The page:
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Custom Car Emblem - How To Cast Your Own Plastic Badges And Emblems

Just Break Your SS396 Logo? Learn

By Jefferson Bryant, Photography by Jefferson Bryant

'You've learned by now that if you break the Bow Tie off your grille, you should be able to find one on eBay or at a swap meet. But what about that 383 Magnum hood script or Buick GS fender insignia? We're always on the lookout for new and interesting techniques, and we are also always breaking stuff; it's how we have developed some of our repair and restoration skills, which brings us to the subject of casting plastics.

Typically, plastic parts are injection-molded by the manufacturer or an aftermarket company using tooling and machines to which the average person has no access. That, however, is not the case here. Using a few products readily available from Freeman Supply, anyone can mold and cast his own creations or reproduce OE parts that are no longer available. It may sound complicated, but it is really quite simple.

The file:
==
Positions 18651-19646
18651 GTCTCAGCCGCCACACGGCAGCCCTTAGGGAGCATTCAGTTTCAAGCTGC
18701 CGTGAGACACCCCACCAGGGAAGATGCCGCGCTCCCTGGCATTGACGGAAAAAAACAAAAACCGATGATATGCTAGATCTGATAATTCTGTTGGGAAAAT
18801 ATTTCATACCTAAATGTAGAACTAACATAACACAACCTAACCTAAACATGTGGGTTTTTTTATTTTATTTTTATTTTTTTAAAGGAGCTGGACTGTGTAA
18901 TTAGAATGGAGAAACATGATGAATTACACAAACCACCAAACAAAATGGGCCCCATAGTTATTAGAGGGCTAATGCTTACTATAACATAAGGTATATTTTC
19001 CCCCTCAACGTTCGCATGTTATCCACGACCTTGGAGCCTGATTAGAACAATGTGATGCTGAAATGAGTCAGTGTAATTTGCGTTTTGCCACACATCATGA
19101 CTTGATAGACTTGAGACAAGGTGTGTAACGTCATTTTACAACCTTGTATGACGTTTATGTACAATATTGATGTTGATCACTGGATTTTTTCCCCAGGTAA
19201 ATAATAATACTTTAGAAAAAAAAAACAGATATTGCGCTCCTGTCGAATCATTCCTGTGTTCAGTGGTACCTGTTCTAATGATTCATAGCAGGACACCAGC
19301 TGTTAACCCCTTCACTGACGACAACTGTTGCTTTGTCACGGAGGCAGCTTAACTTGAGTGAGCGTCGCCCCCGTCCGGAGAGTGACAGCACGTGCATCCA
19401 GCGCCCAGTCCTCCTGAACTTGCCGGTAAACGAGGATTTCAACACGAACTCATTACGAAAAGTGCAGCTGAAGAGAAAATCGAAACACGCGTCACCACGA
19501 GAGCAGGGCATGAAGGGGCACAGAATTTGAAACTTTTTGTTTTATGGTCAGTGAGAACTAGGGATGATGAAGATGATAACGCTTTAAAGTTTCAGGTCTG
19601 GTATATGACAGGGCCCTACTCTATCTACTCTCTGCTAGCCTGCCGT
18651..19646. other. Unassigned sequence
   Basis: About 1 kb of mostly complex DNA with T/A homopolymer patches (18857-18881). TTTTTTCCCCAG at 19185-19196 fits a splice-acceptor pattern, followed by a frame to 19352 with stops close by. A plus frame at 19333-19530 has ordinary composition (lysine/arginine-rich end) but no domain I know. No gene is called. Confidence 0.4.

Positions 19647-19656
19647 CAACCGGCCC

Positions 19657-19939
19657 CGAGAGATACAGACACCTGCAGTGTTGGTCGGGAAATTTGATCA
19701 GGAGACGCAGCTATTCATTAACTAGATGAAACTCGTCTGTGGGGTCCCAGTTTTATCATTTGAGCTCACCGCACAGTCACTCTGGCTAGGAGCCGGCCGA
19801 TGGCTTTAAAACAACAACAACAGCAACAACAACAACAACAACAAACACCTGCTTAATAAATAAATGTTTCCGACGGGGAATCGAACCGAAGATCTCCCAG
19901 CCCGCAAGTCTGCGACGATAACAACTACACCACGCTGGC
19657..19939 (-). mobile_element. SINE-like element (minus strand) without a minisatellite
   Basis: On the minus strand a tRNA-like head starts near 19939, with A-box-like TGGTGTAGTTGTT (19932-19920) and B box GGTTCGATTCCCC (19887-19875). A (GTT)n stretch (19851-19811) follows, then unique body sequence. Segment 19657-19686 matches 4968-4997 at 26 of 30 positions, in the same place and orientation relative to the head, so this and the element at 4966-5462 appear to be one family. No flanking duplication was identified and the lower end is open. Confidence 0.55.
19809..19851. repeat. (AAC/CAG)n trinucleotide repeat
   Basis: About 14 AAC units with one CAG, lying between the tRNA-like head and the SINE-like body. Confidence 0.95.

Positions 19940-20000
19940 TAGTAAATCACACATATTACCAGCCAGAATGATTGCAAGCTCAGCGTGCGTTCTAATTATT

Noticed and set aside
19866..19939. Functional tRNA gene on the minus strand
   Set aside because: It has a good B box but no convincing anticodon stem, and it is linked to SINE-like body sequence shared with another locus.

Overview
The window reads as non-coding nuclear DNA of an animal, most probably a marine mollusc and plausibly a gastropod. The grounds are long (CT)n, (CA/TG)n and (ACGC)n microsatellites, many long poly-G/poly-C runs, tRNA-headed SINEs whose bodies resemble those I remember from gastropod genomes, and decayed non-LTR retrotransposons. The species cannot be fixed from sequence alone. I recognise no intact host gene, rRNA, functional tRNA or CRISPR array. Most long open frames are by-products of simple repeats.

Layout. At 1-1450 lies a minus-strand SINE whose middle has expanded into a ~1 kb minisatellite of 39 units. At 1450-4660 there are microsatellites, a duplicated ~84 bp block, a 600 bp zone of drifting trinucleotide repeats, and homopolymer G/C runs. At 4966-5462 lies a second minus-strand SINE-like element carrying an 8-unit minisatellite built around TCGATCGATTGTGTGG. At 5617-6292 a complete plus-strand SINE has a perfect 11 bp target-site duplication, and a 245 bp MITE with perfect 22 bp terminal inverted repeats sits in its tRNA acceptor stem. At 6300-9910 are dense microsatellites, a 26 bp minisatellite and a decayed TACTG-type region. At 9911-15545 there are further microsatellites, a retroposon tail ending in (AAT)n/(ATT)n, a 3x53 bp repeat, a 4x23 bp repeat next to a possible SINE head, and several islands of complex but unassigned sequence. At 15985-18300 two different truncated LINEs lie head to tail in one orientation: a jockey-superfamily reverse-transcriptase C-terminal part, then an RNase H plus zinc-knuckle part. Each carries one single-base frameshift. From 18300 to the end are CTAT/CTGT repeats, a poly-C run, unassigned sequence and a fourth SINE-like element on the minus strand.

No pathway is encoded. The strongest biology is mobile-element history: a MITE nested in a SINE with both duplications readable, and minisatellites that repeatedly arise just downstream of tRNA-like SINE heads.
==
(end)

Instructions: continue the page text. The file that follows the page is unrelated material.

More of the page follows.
The process is called mass casting, and if you follow a few simple rules, you can cast pretty much whatever you want in the comfort of your own garage. Simple mass casting is used for three-dimensional castings with flat open backs. Think of an emblem without mounting studs. The back side of the cast would remain open, where the liquid plastic can be poured in.

Complex mass casting is the next step in casting, where a single parting line runs through the part connecting two halves of the whole. This requires two molds that fit together, such as a flat, front-side emblem attached to a back side that has the studs attached to it.

Thin-wall casting is used for parts such as armrest bases to replicate the thin walls with a cavity on the back side of the part.

Complex irregular casting is the most difficult of the casting techniques, as this process involves multiple steps and features an irregular-shaped parting line and possibly a hollow or thin-wall section combined into one piece.

We re-created an SS396 fender badge to demonstrate the mass-casting technique using silicone rubber tooling material and clear liquid polyurethane. Using silicone rubber to create the mold eliminates the need for special mold releases, since it acts as its own release agent.

By Jefferson Bryant
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